From Jonathan Veitch

Back in the Saddle

When I returned to Los Angeles in the summer of 2009, someone told me that being president of Occidental is like riding a bucking bronco. Five years later, I feel lucky to still be in the saddle.

And what a ride it has been, thanks to a community of students, parents, faculty, staff, trustees, and alumni whose collective effort has made all of Oxy's recent success possible. This summer, with the full support of the Board of Trustees, I signed on for another term as president. When I was first interviewing for the job, I remember being struck by the level of love and dedication that Oxy inspired in all the people I spoke to. Now I am one of them. I am humbled by the opportunity to continue to serve as Oxy's president. I am proud of what we have accomplished over the last five years—and I am excited about what the future holds.

When I arrived at Oxy, it was obvious that our first task was to reestablish institutional confidence and momentum—simply put, to show that we could get stuff done. As soon as we reached a consensus that was embodied in a new strategic plan, we did just that. The list of "stuff" includes the long-in-coming renovation and expansion of Swan Hall; creation of the Rose Hills Student Activities Center and the Green Bean Coffee lounge in the Johnson Student Center; construction of the Samuelson Alumni Center; and our latest project, the re-landscaping of the main entrance to campus.

All of this much-needed activity culminated in the transformation of Johnson Hall into the McKinnon Center for Global Affairs. The McKinnon Center is a model for Oxy's future—a compelling synthesis of technology, architecture, design, teaching, and curriculum that makes our commitment to world affairs visible. With the visionary support of Cathie Selleck '55 and the John Parke Young estate gift, combined with the endowment of the College's United Nations program by Elizabeth and Bill Kahane '70, it's fair to say that Occidental now ranks with Carleton and Middlebury as one of the very best liberal arts colleges in this field.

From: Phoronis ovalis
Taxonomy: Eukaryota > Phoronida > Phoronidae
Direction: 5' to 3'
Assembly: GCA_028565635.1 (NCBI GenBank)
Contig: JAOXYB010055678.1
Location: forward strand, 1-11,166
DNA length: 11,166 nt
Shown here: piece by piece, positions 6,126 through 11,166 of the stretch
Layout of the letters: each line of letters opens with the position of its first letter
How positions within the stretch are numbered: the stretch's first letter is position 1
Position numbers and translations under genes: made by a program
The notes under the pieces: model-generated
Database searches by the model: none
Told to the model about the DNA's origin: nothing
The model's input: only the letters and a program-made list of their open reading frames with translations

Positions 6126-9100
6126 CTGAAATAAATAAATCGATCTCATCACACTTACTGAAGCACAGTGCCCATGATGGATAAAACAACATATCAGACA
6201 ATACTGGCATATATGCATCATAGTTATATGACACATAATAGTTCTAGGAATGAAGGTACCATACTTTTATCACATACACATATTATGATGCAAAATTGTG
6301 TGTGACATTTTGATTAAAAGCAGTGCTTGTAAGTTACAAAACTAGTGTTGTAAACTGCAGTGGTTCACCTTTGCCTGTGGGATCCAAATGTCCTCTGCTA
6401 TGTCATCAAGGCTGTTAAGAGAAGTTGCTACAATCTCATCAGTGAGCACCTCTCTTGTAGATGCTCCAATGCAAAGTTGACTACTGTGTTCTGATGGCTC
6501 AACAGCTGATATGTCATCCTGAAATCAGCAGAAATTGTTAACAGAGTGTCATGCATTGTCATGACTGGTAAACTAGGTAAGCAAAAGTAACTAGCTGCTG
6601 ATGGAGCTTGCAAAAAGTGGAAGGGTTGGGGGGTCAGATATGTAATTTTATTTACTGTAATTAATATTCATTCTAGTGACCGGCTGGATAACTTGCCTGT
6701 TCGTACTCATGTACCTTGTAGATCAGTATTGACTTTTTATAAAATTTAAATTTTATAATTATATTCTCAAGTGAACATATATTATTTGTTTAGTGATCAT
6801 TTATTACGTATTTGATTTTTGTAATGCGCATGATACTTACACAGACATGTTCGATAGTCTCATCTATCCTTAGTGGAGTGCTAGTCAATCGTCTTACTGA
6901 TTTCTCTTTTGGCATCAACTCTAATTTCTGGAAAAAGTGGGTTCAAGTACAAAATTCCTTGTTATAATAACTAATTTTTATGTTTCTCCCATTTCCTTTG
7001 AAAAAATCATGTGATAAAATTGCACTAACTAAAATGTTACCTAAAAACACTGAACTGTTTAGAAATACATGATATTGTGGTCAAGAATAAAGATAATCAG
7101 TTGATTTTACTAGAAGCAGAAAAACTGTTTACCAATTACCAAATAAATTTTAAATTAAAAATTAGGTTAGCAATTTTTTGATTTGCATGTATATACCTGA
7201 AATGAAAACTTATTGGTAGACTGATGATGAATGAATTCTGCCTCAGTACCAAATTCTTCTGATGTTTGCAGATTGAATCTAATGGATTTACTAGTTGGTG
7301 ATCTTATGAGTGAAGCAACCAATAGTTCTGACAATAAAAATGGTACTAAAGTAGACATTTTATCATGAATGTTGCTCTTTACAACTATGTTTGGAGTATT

To sustain our mission, we will need to dedicate the efforts and imagination of our community to fundraising for the endowment; the transformation of the library into a technologically sophisticated academic commons; and most imperatively, scholarships to maintain our commitment to access for our most talented students, regardless of their background or ability to pay. As the cost of higher education soars, tuition is now largely out of reach for even our middle-class families. Unless we take action, the College's future is at risk.

We will also need to make thoughtful decisions about the implementation of the next phase of our strategic plan, with a particular focus on enhancing our profile in urban affairs—the other centerpiece of the strategic plan, and a natural source of strength for a college in one of the world's great cities. While we have many pieces already in place here, including the nationally known programs of the Urban and Environmental Policy Institute, the challenge is to make the whole greater than the sum of its parts.

With all that we have accomplished, there is still much more to be done. We must do more to address the scourge of sexual misconduct on campus. We will continue to devote more resources to this issue and strive to be agents of cultural change to prevent assaults from happening in the first place. Oxy's beautiful campus itself poses a major challenge, with a recent study showing that we have $120 million in deferred maintenance that we must address.

Our students face a world of considerable complexity. More than ever, I believe a liberal arts education—specifically, an Oxy education—can help our students navigate that complexity through meaningful careers, active citizenship, and rich, introspective lives. In an era when higher education is under fire and the value of the liberal arts is being loudly questioned, the best demonstration of the worth of an Oxy education is the success of our graduates.

Having managed to stay in the saddle, there is much cause for optimism as we look ahead to the future. Not only is Occidental worth our time and energy, it's a fun ride. So please join us at the rodeo.

Jonathan Veitch, President